If you were one of those folks that was so anti-Clinton, how do you explain your lack of outrage now?

My views on this are the same. If you commit perjury and obstruct justice (regardless of reasons) you should go to jail. Ask Martha Stewart. The only person that seems to have escaped prosecution is Clinton. Members of that grand jury have stated they would have indicted him for the same charges again Libby.

Despite all the attempts to make this into a huge issue, it appears some on the left are disappointed the investigation hasn't turned up anything on the supposed "outing" of a CIA agent. This charge is basically a result of the investigation.

My question is this... Will Bush end up pardoning Libby, and also, will anyone care?
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fontbleau
post Oct 30 2005, 08:14 PM
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First, although I disapproved of Clinton and generally support Bush, I need to set the record straight. Clinton was NOT convicted of perjury. Telling the grand jury he didn't have sex with Lewinsky was technically accurate under the ridiculously restrictive definition of "sex" that the prosecutor had agreed to.

Where is the outrage at sullying the office from the right now?
I am moderately outraged but it's apples and oranges. Libby isn't Bush, and furthermore what really created the outrage in the Clinton case was when he wagged his finger in the face of every American and delivered a bald-faced LIE. That isn't the case here.

Along with that ...
QUOTE(nemov @ Oct 30 2005, 11:23 AM)
My question is this...  Will Bush end up pardoning Libby, and also, will anyone care?
*


No, Bush will not pardon Libby. I'll bet a case of pistachios on that one with anyone who cares to take me up on it. smile.gif

Are they simply far to (sic) partison (sic) to maintain thier own sense of morality?
No. If you lie, you resign and face the consequences. That's the way it should be and that's the way it's happened so far. ... And, technically, Libby remains innocent of lying.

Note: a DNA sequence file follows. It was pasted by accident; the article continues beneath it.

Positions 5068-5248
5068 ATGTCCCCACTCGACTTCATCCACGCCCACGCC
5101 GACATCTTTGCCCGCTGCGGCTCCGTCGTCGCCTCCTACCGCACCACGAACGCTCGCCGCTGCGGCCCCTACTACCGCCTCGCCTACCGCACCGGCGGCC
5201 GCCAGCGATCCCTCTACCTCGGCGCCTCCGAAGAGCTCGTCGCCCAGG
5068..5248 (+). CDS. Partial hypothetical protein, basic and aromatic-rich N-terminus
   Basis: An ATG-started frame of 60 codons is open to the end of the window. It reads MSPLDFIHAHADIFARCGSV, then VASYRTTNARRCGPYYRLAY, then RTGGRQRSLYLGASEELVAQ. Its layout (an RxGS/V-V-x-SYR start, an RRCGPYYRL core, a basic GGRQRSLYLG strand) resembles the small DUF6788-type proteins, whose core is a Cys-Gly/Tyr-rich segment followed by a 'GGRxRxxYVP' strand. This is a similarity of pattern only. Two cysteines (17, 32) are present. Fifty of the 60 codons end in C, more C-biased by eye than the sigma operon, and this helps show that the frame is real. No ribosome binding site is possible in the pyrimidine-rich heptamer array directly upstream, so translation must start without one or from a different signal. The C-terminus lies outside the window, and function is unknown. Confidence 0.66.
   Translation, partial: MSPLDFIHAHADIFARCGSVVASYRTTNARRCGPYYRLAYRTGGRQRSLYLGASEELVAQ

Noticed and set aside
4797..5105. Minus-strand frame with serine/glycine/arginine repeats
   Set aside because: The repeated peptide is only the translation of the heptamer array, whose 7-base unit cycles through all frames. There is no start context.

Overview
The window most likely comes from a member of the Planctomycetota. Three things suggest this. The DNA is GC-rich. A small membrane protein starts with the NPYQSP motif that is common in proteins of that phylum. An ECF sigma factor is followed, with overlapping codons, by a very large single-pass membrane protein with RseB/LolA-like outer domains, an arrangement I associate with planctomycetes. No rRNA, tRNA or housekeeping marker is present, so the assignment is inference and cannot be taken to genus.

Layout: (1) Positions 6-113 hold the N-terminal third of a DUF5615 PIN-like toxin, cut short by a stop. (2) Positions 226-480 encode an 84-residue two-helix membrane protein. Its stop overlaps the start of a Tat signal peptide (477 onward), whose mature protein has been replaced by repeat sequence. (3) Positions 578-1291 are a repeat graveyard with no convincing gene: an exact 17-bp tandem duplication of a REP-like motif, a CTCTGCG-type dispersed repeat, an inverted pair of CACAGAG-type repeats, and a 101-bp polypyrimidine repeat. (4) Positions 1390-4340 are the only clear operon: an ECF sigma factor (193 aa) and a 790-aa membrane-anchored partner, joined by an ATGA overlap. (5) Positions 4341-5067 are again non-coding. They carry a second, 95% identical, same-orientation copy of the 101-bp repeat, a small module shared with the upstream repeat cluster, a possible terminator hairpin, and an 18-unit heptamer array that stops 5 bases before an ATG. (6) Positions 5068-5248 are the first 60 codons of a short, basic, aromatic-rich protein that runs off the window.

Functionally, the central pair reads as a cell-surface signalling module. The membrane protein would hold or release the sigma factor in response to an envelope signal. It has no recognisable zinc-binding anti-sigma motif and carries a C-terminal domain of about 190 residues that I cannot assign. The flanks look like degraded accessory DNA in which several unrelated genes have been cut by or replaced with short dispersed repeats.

In addition, I don't see the Bush folks trashing Fitzgerald the way Clinton supporters smeared Starr. IMO this is how the process should play out.

If you were one of those folks that was so anti-Clinton, how do you explain your lack of outrage now?
As noted, the obvious difference is that these allegations are against the VP's chief of staff, not against the president (can anyone even name Gore's chief of staff?)

This post has been edited by fontbleau: Oct 30 2005, 08:16 PM
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Cube Jockey
post Oct 31 2005, 07:17 AM
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QUOTE(nemov @ Oct 30 2005, 08:23 AM)
Despite all the attempts to make this into a huge issue, it appears some on the left are disappointed the investigation hasn't turned up anything on the supposed "outing" of a CIA agent.  This charge is basically a result of the investigation.
*


No matter how many times you repeat this in whatever topics you choose to type it in that doesn't make it true. Read the indictment. This isn't the end of this, this isn't even the end of the charges for Libby. If you listened to Fitzgerald's press conference you would have hear these exact questions asked and you'd hear in plain words directly from the only man that really knows anything about this case that it isn't over. You can find links in the other thread.